Ada Lovelace Day: A strong call to think differently

Ada Lovelace Day: A strong call to think differently

A CIO turned leadership coach shares practical tips for building a truly diverse team

Credit: Divina Paredes

After many years working in the technology space and previously being one of too few female CIOs in NZ, this is my take on the elements which attract and retain women in technology

Christine Jull

Ada Lovelace was a woman ahead of her time. She articulated the first concepts of machine operations and the potential for equations to be used by machines to create solutions. She is the mascot for the idea of women thinking differently and bringing diversity to the technology function. Hence Ada Lovelace day – held on the second Tuesday of every October.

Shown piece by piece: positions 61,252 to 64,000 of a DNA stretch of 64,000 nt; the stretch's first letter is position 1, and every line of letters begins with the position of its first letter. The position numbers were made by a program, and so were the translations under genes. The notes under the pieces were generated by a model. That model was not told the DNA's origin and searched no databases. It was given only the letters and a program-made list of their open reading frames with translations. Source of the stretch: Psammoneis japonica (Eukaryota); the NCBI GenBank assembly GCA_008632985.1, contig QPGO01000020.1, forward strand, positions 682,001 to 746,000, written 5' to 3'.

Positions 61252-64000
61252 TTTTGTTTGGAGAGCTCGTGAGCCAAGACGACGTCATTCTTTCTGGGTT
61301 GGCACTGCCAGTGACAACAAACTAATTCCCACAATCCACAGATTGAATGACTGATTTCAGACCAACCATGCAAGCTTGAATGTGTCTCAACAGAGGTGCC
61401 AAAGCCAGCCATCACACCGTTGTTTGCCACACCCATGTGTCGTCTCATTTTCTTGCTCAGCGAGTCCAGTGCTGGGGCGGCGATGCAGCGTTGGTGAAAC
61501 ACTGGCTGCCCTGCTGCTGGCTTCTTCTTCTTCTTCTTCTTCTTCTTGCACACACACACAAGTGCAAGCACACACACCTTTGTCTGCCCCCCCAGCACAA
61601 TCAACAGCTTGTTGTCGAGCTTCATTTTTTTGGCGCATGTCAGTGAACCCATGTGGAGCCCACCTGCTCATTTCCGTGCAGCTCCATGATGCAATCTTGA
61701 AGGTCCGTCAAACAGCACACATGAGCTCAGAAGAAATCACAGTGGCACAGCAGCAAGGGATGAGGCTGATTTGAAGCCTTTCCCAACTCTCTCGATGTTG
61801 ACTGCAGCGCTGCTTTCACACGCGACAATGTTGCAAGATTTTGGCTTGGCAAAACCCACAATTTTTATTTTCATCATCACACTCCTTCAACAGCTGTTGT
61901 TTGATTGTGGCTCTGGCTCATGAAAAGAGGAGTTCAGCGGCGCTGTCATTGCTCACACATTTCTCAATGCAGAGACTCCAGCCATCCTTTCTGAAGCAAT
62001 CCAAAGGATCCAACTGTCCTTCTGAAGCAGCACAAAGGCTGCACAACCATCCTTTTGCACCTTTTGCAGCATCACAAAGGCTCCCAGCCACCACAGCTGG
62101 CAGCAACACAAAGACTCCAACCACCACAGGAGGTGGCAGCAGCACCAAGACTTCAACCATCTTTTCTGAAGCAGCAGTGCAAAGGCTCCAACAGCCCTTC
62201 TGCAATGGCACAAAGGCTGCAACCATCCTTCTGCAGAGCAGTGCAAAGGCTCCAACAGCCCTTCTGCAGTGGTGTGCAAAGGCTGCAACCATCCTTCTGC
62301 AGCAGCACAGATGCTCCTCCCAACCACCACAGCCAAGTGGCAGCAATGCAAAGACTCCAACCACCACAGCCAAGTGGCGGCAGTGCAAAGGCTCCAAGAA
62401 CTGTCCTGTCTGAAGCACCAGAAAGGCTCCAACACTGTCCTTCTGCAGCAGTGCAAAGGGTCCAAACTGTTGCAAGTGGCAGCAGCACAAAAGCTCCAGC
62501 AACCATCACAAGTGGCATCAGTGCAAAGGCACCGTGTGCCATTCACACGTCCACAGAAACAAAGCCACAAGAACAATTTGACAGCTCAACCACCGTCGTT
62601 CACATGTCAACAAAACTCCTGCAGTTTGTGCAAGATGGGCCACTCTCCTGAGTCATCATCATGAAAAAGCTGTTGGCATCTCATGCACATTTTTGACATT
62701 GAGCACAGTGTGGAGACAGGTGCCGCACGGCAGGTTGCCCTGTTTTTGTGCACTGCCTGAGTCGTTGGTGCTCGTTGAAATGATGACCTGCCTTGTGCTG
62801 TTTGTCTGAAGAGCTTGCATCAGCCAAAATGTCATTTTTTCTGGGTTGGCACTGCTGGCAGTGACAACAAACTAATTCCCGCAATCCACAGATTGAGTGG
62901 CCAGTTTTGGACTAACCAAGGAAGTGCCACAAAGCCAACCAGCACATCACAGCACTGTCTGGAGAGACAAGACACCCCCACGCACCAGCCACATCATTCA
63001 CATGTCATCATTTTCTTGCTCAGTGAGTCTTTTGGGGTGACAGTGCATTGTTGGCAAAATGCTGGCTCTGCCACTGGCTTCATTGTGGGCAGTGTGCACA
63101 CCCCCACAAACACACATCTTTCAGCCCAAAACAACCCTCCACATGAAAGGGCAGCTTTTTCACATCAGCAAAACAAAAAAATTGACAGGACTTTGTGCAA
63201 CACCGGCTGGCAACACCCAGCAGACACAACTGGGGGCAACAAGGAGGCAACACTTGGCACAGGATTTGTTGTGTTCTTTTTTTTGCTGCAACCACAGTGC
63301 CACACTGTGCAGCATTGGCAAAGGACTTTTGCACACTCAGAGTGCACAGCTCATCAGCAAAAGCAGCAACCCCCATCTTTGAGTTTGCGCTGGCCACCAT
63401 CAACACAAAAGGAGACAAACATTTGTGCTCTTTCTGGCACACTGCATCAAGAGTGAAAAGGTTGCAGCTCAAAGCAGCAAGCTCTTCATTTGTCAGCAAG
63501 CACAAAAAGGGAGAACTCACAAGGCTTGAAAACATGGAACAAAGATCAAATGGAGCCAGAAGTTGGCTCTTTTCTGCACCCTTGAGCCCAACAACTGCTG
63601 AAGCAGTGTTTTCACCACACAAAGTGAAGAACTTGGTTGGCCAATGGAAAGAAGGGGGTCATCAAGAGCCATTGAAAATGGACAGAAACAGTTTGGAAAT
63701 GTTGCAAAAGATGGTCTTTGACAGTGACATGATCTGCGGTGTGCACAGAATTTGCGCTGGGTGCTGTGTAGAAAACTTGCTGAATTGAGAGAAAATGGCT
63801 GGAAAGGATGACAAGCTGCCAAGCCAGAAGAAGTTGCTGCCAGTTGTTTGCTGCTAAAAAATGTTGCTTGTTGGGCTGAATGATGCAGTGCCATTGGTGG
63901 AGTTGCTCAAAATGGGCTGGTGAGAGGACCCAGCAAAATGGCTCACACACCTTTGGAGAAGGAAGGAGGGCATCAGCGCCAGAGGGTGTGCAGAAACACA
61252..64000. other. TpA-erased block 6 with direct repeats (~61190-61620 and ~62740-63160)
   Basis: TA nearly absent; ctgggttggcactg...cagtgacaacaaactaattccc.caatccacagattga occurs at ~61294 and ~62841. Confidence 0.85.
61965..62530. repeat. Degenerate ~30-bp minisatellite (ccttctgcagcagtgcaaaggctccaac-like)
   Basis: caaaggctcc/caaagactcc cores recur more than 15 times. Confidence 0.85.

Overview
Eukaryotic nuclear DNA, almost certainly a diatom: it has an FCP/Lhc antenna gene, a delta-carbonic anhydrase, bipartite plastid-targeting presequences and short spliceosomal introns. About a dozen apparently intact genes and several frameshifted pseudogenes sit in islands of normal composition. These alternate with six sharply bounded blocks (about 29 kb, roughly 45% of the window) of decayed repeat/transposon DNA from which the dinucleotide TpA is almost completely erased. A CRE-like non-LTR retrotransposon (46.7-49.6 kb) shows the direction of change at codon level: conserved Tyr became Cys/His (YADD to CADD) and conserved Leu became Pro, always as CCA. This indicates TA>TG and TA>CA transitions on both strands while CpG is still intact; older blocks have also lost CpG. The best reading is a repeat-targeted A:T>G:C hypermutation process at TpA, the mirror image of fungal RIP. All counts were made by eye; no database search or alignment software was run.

Organisations want the diversity of thinking created by women, and hence, more creativity, as well as more equity through women in leadership and other well paid roles. Attracting and retaining female talent within the technology team is crucial, and yet we have barely made progress over the past few decades.

After many years working in the technology space and previously being one of too few female CIOs in NZ, this is my take on the elements which attract and retain women in technology. 

A blue plaque marks the location where Ada Lovelace lived in St. James Square in London, UKCredit: ID 95899249 © Chris Dorney |
A blue plaque marks the location where Ada Lovelace lived in St. James Square in London, UK

I have also included practical tips for each to create a way forward in supporting the talent you create/have available. You will know what makes sense for your team, but these are a starting point rather than the perfect solution: